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Texas Should Not Have Executed Robert Pruett

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Update: Robert Pruett was executed by lethal injection on Thursday.
Robert Pruett is scheduled to be executed by the State of Texas Thursday. He has never had a chance to live outside a prison as an adult. Taking his life is a senseless wrong that shows how badly the justice system fails juveniles.
Mr. Pruett was 15 years old when he last saw the outside world, after being arrested as an accomplice to a murder committed by his own father. Now 38, having been convicted of a murder while incarcerated, he will be put to death. At a time when the Supreme Court has begun to recognize excessive punishments for juveniles as unjust, Mr. Pruett’s case shows how young lives can be destroyed by a justice system that refuses to give second chances.
Mr. Pruett’s father, Sam Pruett, spent much of Mr. Pruett’s early childhood in prison. Mr. Pruett and his three siblings were raised in various trailer parks by his mother, who he has said used drugs heavily and often struggled to feed the children. Wh…

Bali 9: ‘Bad look’ to kill pair during talks - Indonesia Attorney-General

Indonesia's Attorney-General Muhammad Prasetyo
Indonesia's Attorney-General Muhammad Prasetyo
Indonesia’s Attorney-General says the executions of Andrew Chan and Myuran Sukumaran may be delayed because it “doesn’t look good (to) shoot them” during a major inter­national conference.

There is now no legal impediment to the execution of the Bali Nine pair, and appeal applications from two others among the 10 condemned drug convicts marked for death are likely to be settled within the next week.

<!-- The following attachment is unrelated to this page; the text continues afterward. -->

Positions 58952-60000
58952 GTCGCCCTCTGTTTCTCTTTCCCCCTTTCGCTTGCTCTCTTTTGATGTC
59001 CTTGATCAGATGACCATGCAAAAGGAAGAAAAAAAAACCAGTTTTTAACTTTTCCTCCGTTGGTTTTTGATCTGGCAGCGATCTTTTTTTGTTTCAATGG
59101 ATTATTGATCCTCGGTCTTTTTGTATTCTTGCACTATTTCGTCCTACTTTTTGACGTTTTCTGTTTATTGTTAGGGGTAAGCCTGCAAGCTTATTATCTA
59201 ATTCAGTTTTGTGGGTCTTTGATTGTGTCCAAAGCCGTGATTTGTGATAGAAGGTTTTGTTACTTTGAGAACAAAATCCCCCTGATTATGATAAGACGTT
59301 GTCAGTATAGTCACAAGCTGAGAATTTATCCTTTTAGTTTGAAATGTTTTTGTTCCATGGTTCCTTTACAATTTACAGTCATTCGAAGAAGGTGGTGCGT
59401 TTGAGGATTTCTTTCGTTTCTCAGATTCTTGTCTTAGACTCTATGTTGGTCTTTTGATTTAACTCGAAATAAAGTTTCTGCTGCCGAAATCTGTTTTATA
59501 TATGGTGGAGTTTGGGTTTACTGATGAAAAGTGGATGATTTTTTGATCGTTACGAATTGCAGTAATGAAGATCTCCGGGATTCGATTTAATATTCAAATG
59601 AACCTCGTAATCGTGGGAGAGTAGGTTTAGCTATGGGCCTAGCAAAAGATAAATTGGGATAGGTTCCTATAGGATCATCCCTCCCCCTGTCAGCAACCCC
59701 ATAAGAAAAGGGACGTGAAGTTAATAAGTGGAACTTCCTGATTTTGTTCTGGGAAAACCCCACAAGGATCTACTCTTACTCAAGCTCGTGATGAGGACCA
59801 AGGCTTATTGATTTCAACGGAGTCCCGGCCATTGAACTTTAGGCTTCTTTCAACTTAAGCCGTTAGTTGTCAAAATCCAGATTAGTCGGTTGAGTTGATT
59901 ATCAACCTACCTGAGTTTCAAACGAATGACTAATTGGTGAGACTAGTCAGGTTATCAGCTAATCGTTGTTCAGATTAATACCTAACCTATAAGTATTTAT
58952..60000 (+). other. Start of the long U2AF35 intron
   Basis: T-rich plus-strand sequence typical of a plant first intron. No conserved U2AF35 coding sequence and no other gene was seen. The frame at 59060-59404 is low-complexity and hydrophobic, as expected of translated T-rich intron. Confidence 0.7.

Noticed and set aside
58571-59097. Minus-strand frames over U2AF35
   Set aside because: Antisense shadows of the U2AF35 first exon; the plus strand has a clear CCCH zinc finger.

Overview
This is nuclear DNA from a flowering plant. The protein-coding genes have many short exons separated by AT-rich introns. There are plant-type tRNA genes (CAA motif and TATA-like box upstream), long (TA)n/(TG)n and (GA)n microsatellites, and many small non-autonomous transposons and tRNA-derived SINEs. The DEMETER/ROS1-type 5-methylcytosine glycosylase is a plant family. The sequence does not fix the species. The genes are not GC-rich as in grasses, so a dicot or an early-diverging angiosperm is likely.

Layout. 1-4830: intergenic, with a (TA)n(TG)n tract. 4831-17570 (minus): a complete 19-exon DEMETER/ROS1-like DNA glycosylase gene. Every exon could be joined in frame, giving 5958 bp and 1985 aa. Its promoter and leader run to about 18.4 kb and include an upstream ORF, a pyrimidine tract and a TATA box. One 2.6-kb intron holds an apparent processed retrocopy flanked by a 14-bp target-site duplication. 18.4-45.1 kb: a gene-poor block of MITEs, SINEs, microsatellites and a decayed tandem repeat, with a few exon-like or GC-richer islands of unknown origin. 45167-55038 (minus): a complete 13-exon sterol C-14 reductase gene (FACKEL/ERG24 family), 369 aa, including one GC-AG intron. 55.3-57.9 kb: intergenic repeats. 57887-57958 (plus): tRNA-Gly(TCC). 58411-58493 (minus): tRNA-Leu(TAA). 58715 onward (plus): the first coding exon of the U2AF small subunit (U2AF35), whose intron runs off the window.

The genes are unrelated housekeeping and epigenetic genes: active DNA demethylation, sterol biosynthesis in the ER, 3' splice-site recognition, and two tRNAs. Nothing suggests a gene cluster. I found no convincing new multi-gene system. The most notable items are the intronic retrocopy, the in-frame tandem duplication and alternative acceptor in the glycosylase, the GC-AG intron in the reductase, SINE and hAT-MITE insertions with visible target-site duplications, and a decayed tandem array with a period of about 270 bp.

However, from April 19 to 24 President Joko Widodo will host the 60th anniversary Asia-Africa Conference, to which more than 100 heads of state and national leaders have been invited.

“It doesn’t look good if, when we have guests, we shoot them, although this is legal,” Attorney-General Muhammad Prasetyo said yesterday.

Asked if the conference meant delaying the executions on ­Nusakambangan penal island until the end of the month or ­beyond, Mr Prasetyo replied: “I don’t say that, but it’s one of our considerations.”

He insisted, however, that a Constitutional Court case mounted by Chan and Sukumaran’s lawyers would not be ­another cause of delay. The Australians’ chief Indonesian lawyer, Todung Mulya Lubis, is expected today to lodge a suit asking the Constitutional Court to define the President’s obligations in dealing with applications for clemency.

On Monday Chan and Sukumaran lost their last chance to argue for their lives when the Jakarta Administrative Court refused to hear their challenges to Mr Joko’s refusal to grant them clemency, saying that was outside the court’s jurisdiction.

Mr Joko has issued a blanket refusal to grant clemency to drug convicts on death row.

“The Bali Nine duo’s decision to go to the Administrative Court was irregular but we had to ­respect it and (on Monday) it was decided,” Mr Prasetyo said.

Asked if there would be a ­further delay while the Const­itutional Court examined the clemency issue, he said: “Oh, no, no.”


Source: The Australian, April 8, 2015 (local time)

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